Making a statement with chandelier earrings

Making a statement with chandelier earrings

In ancient times, earrings were worn to display a person’s caste or status, while some religious initiation ceremonies involved piercing the earlobe and wearing a particular kind of earring which would depict the wearer’s affiliation. In more modern times however, one does not require a reason or religion to wear earrings; they are worn by both genders and both sport multiple piercings in their earlobes and cartilage. Chandelier earrings are one of many styles of earring which have retained their charm through the years, and are worn by women of all ages. They come in versatile styles and suit both ethnic as well as western wear.

The word “Chandelier” has French origins, and is taken from the French word, “candelabre”, which means “branched candlestick”. It was only in the 17th century that the word “Chandelier” was used to describe the bejewelled, multi-tiered earrings worn by fashionable women in Royal Courts.

An interesting fact pertaining to Chandelier earrings and the Great Depression of the 1930’s, is that shopping catalogs such as Sears, put out more advertisements for earrings than clothes during the period, as it was felt that women who were going through a financial crisis would at least feel inclined to buy a pair of earrings to cheer themselves up!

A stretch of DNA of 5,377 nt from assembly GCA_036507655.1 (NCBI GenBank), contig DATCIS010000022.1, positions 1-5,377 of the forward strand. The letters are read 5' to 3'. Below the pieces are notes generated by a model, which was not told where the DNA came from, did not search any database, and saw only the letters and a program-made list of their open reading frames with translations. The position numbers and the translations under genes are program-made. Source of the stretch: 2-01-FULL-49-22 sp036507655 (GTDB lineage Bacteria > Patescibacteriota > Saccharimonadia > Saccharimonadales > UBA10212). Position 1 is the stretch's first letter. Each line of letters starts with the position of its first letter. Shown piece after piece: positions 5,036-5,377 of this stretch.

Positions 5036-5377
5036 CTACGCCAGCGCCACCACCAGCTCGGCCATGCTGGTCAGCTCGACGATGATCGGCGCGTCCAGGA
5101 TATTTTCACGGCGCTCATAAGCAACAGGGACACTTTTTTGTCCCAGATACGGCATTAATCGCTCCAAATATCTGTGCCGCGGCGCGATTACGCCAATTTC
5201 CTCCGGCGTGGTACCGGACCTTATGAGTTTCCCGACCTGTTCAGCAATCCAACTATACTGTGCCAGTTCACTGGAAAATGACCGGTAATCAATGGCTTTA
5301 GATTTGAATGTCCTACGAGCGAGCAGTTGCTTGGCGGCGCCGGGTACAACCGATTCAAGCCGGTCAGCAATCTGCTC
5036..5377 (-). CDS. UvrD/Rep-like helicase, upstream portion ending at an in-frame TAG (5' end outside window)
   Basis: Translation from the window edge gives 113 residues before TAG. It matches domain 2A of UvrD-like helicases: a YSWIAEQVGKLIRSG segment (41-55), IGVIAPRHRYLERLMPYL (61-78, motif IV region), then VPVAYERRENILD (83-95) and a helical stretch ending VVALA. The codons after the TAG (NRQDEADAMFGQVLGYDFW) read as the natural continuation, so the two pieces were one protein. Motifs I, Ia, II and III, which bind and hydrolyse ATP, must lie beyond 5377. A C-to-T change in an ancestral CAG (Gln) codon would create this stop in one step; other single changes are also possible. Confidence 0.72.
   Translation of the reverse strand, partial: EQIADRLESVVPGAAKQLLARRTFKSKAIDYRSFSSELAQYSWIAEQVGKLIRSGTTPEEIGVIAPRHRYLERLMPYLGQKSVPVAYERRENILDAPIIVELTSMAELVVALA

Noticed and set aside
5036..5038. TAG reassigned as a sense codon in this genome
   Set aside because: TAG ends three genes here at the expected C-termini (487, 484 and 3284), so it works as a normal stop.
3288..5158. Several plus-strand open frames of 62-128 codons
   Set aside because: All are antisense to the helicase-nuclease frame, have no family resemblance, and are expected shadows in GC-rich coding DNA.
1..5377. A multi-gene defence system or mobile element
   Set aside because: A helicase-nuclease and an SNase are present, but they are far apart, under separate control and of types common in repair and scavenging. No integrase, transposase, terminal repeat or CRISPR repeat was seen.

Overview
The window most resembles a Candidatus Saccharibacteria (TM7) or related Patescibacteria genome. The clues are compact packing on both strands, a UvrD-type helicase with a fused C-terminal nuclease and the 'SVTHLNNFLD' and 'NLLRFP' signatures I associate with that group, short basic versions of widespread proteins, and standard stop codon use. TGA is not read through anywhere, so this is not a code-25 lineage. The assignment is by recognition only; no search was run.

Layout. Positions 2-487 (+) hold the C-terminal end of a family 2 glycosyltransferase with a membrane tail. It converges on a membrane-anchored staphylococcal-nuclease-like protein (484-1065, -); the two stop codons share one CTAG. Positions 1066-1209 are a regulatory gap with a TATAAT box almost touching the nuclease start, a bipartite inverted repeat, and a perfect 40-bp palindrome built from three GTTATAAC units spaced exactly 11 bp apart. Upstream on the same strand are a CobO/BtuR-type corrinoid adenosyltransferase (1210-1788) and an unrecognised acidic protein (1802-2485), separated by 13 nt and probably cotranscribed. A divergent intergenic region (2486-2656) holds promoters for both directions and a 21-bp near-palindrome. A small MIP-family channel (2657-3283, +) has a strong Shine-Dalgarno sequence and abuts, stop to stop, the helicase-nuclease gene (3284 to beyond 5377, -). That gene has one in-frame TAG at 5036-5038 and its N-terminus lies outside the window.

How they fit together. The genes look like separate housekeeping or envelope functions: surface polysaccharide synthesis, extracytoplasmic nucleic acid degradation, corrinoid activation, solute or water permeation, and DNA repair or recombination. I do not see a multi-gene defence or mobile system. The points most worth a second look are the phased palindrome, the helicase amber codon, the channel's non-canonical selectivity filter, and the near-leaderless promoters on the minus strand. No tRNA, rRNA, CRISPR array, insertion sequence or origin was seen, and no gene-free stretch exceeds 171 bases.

In the 1970’s, with the coming of the Hippie era of psychedelic music, bright, colorful clothing and a general love for ostentatious fashion, the Chandelier earring made a comeback along with peace pendants, and other motifs.
It was not until the mid-80’s when hoop earrings began coming into fashion, that Chandelier earring designs began reverting to their original, heavily-embellished styles with designers such as Oscar De La Renta preferring them over the minimalistic hoop earrings for his shows. Chandelier earrings were therefore reinstated as part of popular fashion.

Chandelier earrings are most commonly seen at film awards ceremonies where intricate, diamond-encrusted pieces are worn by actresses and models, paired perfectly with flowing gowns and corsets. Brands like Harry Winston, Tiffany and Co., and Chopard invest millions into creating these unique pieces, and loan them to the actresses for the purpose of showcasing them at premiere events. Most recently, Chandelier earrings have been worn by actress Drew Barrymore and US First Lady Michelle Obama, who wore hers to the Inaugural Ball. Mrs. Obama incidentally, is a big fan of Chandelier earrings and wears them often with her well-tailored dresses.

It is generally easy to pair Chandelier earrings with an outfit; ideally there should be a balance between the amount of detailing on the outfit in comparison with the amount of detailing in the earrings. Too much detail in context with both outfit and earrings would be considered overkill, and it is always better to highlight either one. Since the Chandelier earrings are usually intricately-embellished, offsetting them with a neutral colored dress or kurta would serve to highlight its beauty.

Chandelier earrings remain popular as part of a set of intricate jewellery, and also as separate signature pieces which add that extra dash of glamour to an outfit. Since their comeback three decades ago, they remain a fashion staple for every wardrobe.

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